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Exclusion of money talk not a reversible error

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A trial court’s error in excluding explicit statements about money is not reversible and does not provide the grounds to overturn a drug conviction.

Marion Turner appealed his conviction for dealing in cocaine, as a Class A felony, arguing he was entrapped by a confidential informant working for the Indianapolis Metropolitan Police Department.

When Turner testified at trial, he attempted to repeat statements allegedly made by the C.I., but the state objected on hearsay grounds. Turner countered that since the C.I. was acting as an agent of the state, his statements were admissible as statements of a party-opponent, an exception to the hearsay rule addressed by Indiana Evidence Rule 801(d)(2).

The Indiana Court of Appeals agreed with Turner. It found the C.I. was acting on behalf of the state and that his statements could properly be considered non-hearsay pursuant to Evidence Rule 801.

The Court of Appeals then considered the consequences of the trial court’s error in sustaining the state’s hearsay objection.

Once the trial court ruled in favor of the state, Turner made an offer of proof that included the C.I. contacting him multiple times wanting cocaine. Turner initially refused but then the informant offered more money.

In Marion Turner v. State of Indiana, 49A05-1302-CR-59, the COA ruled that although the jury was not specifically advised that the C.I. had offered to increase the purchase price, they did hear Turner’s testimony that “the intensity was basically up the ante.”

From this, the COA found, the jury could have “reasonably interpreted” that the C.I. was offering more cash. In addition, Turner had stated his finances were deteriorating and there was no indication that the C.I. ever offered anything of a non-monetary nature to induce the transaction.

The Court of Appeals concluded that the exclusion of the C.I.’s specific statement offering more money was, at most, a harmless error.
 

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  1. Such things are no more elections than those in the late, unlamented Soviet Union.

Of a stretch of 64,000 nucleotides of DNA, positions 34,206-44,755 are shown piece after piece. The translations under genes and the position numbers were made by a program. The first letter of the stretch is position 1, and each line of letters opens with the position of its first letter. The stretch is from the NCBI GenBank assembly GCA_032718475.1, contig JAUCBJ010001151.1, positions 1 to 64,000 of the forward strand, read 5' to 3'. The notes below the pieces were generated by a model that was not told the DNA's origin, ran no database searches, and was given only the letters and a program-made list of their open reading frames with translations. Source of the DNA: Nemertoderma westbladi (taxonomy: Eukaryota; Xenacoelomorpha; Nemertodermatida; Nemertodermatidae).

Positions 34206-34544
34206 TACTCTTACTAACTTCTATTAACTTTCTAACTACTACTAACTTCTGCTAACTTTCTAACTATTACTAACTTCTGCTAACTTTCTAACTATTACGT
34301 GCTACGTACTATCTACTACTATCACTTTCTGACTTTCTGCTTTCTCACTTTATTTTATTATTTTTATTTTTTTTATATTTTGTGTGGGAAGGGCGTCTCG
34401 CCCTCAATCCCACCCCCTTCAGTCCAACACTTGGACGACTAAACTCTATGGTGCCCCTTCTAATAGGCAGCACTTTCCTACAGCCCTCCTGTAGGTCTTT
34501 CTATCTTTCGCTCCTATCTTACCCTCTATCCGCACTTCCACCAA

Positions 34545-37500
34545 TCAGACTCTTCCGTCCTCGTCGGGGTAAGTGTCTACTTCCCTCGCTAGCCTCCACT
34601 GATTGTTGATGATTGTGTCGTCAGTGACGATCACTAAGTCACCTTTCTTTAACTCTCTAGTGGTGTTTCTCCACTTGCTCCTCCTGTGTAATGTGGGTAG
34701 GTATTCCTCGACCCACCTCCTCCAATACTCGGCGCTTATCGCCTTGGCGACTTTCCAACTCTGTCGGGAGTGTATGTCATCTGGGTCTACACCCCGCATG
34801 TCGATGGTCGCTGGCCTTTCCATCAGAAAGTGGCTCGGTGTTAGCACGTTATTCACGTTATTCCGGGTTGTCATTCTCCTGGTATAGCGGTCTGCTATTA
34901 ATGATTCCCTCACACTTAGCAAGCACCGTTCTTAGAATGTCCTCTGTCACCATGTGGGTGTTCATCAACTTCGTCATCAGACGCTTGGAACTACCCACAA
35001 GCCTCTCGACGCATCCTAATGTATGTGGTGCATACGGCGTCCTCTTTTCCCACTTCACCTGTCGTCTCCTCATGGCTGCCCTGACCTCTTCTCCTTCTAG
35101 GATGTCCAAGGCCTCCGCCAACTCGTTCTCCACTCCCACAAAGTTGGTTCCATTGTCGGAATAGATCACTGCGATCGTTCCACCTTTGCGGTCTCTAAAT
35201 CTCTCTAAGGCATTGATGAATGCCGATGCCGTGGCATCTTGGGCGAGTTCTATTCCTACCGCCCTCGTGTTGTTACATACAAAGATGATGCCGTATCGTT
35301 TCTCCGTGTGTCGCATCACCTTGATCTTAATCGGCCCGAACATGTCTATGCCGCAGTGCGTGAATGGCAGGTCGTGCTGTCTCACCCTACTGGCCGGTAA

2. It appears the police and prosecutors are allowed to change the rules halfway through the game to suit themselves. I am surprised that the congress has not yet eliminated the right to a trial in cases involving any type of forensic evidence. That would suit their foolish law and order police state views. I say we eliminate the statute of limitations for crimes committed by members of congress and other government employees. Of course they would never do that. They are all corrupt cowards!!!

  3. Poor Judge Brown probably thought that by slavishly serving the godz of the age her violations of 18th century concepts like due process and the rule of law would be overlooked. Mayhaps she was merely a Judge ahead of her time?

  4. in a lawyer discipline case Judge Brown, now removed, was presiding over a hearing about a lawyer accused of the supposedly heinous ethical violation of saying the words "Illegal immigrant." (IN re Barker) http://www.in.gov/judiciary/files/order-discipline-2013-55S00-1008-DI-429.pdf .... I wonder if when we compare the egregious violations of due process by Judge Brown, to her chiding of another lawyer for politically incorrectness, if there are any conclusions to be drawn about what kind of person, what kind of judge, what kind of apparatchik, is busy implementing the agenda of political correctness and making off-limits legit advocacy about an adverse party in a suit whose illegal alien status is relevant? I am just asking the question, the reader can make own conclsuion. Oh wait-- did I use the wrong adjective-- let me rephrase that, um undocumented alien?

  5. of course the bigger questions of whether or not the people want to pay for ANY bussing is off limits, due to the Supreme Court protecting the people from DEMOCRACY. Several decades hence from desegregation and bussing plans and we STILL need to be taking all this taxpayer money to combat mostly-imagined "discrimination" in the most obviously failed social program of the postwar period.

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